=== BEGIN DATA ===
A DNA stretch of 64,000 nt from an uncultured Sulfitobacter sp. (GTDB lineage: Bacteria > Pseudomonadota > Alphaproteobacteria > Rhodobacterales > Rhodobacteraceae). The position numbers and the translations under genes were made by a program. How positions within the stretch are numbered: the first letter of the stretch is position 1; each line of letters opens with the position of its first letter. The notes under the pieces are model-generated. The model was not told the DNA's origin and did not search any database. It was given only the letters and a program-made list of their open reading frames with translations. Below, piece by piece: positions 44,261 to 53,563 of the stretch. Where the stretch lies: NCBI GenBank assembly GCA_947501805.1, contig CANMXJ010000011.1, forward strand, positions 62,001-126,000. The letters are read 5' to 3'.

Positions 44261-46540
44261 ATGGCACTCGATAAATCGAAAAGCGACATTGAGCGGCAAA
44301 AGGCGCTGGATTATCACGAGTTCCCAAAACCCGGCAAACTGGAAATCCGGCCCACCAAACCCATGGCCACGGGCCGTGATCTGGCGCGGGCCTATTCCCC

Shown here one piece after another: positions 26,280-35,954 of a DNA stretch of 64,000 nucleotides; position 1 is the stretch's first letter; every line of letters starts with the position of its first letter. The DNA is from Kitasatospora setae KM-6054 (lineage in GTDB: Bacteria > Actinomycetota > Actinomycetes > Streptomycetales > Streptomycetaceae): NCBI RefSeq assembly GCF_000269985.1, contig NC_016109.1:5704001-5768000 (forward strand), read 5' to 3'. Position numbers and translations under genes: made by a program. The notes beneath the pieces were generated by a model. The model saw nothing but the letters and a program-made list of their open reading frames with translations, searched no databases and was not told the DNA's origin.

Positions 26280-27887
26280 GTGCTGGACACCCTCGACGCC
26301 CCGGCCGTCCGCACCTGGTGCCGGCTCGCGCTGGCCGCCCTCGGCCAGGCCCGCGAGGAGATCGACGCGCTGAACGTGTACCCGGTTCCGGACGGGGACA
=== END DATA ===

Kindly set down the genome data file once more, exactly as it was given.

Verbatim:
A DNA stretch of 64,000 nt from an uncultured Sulfitobacter sp. (GTDB lineage: Bacteria > Pseudomonadota > Alphaproteobacteria > Rhodobacterales > Rhodobacteraceae). The position numbers and the translations under genes were made by a program. How positions within the stretch are numbered: the first letter of the stretch is position 1; each line of letters opens with the position of its first letter. The notes under the pieces are model-generated. The model was not told the DNA's origin and did not search any database. It was given only the letters and a program-made list of their open reading frames with translations. Below, piece by piece: positions 44,261 to 53,563 of the stretch. Where the stretch lies: NCBI GenBank assembly GCA_947501805.1, contig CANMXJ010000011.1, forward strand, positions 62,001-126,000. The letters are read 5' to 3'.

Positions 44261-46540
44261 ATGGCACTCGATAAATCGAAAAGCGACATTGAGCGGCAAA
44301 AGGCGCTGGATTATCACGAGTTCCCAAAACCCGGCAAACTGGAAATCCGGCCCACCAAACCCATGGCCACGGGCCGTGATCTGGCGCGGGCCTATTCCCC

Shown here one piece after another: positions 26,280-35,954 of a DNA stretch of 64,000 nucleotides; position 1 is the stretch's first letter; every line of letters starts with the position of its first letter. The DNA is from Kitasatospora setae KM-6054 (lineage in GTDB: Bacteria > Actinomycetota > Actinomycetes > Streptomycetales > Streptomycetaceae): NCBI RefSeq assembly GCF_000269985.1, contig NC_016109.1:5704001-5768000 (forward strand), read 5' to 3'. Position numbers and translations under genes: made by a program. The notes beneath the pieces were generated by a model. The model saw nothing but the letters and a program-made list of their open reading frames with translations, searched no databases and was not told the DNA's origin.

Positions 26280-27887
26280 GTGCTGGACACCCTCGACGCC
26301 CCGGCCGTCCGCACCTGGTGCCGGCTCGCGCTGGCCGCCCTCGGCCAGGCCCGCGAGGAGATCGACGCGCTGAACGTGTACCCGGTTCCGGACGGGGACA